From O’Reilly’s 2010 State of the Computer Book Market:
This shows the percentage of sales on oreilly.com during 2010 for Books, Ebooks, and Video. These are big three content types with much of the same content. The ebooks are just digital versions of our print products. So the big, and more likely HUGE, news is that ebooks represent about 88% of our unit sales, and 79% of our dollar sales on oreilly.com. What is really impressive is that the growth of our digital products is moving faster than the decline of our print products. This suggests to me that we are not seeing one product type cannibalizing another — rather they are supplementing each other.
The third chart shows the changing nature of our publishing program. The percentages represent each particular format and how many units we sold that year. To me, this shows the trend of what is happening. Print is slowly declining, and EPUB, Mobi, and Ebooks are skyrocketing off the chart at a rate faster than print is declining. PDF is declining and when you think about it, this makes sense. O’Reilly used to offer two type of book product: print and a PDF. Now we offer our content in virtually any form a reader would like it. So with Mobi, EPUB, and Ebooks, we are seeing the less useful PDF decline significantly.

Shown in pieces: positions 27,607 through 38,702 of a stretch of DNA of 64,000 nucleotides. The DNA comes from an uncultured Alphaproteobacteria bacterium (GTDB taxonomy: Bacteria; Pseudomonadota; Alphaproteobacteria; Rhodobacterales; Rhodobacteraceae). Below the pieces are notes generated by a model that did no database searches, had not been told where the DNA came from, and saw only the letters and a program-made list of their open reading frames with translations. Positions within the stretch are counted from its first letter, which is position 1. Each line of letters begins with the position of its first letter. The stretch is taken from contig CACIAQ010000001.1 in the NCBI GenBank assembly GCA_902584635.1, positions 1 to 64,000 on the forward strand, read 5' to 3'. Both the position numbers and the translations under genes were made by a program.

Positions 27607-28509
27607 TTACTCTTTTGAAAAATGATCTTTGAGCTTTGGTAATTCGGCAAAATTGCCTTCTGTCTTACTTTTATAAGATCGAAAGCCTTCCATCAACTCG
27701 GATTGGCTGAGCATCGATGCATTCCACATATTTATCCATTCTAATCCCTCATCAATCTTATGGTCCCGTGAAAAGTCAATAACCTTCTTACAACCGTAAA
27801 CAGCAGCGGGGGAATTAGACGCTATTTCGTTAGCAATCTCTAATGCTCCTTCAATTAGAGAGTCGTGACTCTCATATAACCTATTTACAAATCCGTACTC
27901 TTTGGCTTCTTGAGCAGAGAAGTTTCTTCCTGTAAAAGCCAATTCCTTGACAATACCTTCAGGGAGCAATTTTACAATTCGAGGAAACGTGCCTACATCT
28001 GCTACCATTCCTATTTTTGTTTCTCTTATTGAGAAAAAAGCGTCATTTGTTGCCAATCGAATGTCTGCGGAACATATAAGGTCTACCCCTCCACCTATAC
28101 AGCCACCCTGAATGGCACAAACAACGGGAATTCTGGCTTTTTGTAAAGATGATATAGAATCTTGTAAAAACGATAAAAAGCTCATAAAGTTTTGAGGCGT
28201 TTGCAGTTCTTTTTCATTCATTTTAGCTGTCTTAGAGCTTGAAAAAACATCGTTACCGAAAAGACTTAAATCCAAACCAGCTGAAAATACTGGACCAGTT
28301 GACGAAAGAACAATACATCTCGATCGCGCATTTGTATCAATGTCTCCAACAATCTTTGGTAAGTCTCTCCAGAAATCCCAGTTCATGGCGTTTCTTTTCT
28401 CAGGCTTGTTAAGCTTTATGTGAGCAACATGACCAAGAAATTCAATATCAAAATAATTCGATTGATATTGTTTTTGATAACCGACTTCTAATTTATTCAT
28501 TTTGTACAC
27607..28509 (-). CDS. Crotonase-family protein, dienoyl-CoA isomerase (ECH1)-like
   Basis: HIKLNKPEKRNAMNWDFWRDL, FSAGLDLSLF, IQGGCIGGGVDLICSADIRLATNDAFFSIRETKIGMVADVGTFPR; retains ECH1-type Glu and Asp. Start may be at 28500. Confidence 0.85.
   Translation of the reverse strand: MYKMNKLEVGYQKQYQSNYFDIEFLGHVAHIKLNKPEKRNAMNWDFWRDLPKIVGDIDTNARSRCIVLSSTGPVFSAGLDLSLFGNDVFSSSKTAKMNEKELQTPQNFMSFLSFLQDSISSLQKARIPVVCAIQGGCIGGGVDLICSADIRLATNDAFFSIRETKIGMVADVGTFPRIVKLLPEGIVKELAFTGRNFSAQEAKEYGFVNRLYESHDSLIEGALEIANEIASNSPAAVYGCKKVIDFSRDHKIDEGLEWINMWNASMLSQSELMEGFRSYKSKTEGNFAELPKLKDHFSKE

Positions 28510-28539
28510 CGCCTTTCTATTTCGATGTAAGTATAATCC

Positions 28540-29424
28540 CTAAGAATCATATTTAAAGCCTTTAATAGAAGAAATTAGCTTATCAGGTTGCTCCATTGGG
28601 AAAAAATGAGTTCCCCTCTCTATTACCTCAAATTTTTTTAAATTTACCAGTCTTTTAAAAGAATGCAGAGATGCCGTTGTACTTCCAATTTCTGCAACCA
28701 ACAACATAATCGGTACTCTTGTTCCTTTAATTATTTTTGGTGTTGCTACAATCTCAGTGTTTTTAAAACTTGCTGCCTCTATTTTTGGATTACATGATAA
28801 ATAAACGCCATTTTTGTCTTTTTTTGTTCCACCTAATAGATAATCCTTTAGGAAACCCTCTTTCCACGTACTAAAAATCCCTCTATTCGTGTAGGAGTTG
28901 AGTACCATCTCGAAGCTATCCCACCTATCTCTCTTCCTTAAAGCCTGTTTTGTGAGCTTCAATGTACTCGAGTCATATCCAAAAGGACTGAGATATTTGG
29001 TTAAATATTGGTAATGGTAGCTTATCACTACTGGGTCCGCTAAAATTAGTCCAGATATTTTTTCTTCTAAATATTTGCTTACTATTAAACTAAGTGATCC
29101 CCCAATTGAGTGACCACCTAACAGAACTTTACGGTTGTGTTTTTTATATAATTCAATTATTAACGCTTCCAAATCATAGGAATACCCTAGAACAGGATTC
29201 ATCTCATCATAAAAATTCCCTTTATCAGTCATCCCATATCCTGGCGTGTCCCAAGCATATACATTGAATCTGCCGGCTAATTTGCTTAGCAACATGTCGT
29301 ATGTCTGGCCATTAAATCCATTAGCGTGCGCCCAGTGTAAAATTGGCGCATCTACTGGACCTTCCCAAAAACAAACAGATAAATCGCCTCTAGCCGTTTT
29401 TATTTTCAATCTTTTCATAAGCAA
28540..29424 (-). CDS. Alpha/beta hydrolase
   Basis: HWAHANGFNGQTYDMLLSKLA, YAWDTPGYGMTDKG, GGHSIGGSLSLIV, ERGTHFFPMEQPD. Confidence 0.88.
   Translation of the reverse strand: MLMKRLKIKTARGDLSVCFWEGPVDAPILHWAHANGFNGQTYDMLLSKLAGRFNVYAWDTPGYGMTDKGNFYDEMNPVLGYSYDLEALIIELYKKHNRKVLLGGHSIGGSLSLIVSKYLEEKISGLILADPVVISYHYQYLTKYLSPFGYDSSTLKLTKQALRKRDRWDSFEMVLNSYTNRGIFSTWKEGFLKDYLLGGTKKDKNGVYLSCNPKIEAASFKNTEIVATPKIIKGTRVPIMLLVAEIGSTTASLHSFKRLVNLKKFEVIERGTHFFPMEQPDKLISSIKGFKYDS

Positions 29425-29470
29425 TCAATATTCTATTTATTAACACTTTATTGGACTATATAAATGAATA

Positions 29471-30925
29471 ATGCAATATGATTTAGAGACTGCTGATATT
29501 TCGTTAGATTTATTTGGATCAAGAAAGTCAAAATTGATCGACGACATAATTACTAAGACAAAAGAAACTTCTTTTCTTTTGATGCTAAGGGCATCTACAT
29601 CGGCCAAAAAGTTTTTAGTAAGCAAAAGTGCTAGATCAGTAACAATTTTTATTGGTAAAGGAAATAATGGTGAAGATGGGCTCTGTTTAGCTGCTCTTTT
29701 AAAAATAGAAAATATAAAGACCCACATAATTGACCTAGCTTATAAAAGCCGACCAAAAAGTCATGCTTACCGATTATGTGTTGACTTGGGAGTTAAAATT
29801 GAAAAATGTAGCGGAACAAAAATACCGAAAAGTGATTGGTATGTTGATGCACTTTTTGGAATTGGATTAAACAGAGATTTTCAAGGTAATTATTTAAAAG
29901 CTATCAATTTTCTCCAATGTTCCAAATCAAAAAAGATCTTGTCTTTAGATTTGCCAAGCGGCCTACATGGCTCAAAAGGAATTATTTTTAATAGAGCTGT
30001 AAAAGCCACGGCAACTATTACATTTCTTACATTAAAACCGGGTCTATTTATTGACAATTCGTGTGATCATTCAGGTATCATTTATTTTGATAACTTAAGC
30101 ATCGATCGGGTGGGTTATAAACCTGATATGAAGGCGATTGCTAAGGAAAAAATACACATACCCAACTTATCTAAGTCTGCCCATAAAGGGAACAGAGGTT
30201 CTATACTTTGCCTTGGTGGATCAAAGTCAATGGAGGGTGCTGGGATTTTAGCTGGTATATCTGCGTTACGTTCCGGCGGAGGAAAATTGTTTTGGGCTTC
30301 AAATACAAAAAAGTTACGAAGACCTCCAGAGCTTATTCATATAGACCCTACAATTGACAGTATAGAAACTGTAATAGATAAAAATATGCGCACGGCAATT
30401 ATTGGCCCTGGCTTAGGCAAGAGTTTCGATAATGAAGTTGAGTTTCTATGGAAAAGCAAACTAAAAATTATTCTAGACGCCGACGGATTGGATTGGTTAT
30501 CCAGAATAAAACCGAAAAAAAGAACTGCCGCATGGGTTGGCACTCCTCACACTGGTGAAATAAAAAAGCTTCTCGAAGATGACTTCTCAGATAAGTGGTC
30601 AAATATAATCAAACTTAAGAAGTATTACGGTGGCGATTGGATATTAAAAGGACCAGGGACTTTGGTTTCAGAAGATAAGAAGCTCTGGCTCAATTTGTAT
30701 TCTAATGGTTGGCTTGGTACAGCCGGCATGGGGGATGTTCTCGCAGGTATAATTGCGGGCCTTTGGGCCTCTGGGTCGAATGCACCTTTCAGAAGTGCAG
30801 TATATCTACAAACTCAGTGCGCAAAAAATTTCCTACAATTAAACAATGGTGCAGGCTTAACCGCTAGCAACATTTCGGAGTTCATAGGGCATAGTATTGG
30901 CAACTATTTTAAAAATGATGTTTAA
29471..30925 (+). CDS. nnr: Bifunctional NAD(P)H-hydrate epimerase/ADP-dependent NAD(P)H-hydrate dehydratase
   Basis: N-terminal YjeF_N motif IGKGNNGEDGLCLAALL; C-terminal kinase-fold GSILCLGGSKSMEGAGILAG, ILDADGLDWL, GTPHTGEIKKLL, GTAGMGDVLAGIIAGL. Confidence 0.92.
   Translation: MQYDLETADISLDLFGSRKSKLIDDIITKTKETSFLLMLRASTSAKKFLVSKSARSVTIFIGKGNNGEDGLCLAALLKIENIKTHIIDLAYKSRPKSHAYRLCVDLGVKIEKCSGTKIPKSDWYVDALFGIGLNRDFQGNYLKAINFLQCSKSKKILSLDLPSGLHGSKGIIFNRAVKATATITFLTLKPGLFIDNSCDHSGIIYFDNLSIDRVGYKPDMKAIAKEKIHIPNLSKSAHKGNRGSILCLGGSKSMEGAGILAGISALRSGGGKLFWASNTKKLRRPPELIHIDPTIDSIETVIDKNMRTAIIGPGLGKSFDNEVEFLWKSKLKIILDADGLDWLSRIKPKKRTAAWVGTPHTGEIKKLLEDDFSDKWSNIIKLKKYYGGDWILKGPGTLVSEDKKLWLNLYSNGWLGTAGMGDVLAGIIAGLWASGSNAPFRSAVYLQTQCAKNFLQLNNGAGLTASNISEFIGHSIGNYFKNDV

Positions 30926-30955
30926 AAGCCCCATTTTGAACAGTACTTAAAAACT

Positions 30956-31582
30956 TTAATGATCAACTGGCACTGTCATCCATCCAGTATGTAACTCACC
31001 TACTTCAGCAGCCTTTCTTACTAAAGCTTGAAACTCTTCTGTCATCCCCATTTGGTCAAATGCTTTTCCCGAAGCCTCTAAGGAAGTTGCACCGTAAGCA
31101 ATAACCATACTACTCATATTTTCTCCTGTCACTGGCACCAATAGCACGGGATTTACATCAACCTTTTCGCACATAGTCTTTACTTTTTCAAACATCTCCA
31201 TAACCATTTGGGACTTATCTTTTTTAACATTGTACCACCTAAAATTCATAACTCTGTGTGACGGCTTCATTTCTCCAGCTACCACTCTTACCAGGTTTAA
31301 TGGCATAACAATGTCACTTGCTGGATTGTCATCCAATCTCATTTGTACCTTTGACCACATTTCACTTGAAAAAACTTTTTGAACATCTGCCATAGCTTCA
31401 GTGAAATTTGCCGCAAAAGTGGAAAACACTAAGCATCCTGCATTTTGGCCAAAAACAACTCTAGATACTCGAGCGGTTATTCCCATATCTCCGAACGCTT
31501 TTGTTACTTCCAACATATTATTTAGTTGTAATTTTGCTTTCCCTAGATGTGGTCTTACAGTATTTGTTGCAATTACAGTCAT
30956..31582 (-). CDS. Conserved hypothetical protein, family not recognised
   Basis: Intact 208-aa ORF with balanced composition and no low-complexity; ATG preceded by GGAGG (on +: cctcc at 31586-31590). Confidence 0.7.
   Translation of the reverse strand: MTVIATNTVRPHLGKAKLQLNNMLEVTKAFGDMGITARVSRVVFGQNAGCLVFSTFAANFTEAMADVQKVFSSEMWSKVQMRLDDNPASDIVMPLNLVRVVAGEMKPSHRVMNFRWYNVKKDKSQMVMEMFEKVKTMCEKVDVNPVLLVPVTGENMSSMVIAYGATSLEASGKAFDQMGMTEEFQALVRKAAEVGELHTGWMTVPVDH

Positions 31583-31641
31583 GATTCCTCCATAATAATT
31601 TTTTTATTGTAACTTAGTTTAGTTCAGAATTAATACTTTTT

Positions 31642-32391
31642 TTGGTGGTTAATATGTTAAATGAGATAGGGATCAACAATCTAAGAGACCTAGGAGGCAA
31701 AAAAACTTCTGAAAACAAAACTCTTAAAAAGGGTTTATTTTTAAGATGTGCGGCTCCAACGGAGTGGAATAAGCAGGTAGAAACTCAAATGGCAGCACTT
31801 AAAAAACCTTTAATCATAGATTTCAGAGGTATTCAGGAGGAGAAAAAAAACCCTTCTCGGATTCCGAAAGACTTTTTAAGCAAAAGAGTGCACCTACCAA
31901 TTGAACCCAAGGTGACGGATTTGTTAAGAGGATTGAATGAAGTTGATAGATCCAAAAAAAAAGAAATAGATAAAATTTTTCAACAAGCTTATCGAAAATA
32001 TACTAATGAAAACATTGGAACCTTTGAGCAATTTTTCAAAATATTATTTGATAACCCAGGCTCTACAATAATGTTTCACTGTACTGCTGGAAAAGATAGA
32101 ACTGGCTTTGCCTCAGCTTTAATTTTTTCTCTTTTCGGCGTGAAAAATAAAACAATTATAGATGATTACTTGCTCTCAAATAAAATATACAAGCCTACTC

Again, this data is taken from direct sales for O’Reilly and oreilly.com, and may not represent the whole computer book market. I have heard from other publishers, specifically Dave Thomas at the Prags, that this split is consistent with, or a little behind, their publishing program. Smaller publishers who are growing are seeing digital products catch on quicker than print, and some of us who have sizeable legacy-print-programs are seeing a faster ramp-up of digital products than the decline of our print programs. It is an interesting notion to talk about a print program as ‘legacy’, but that is truly the best description. How’s that for the changing nature of the computer book market?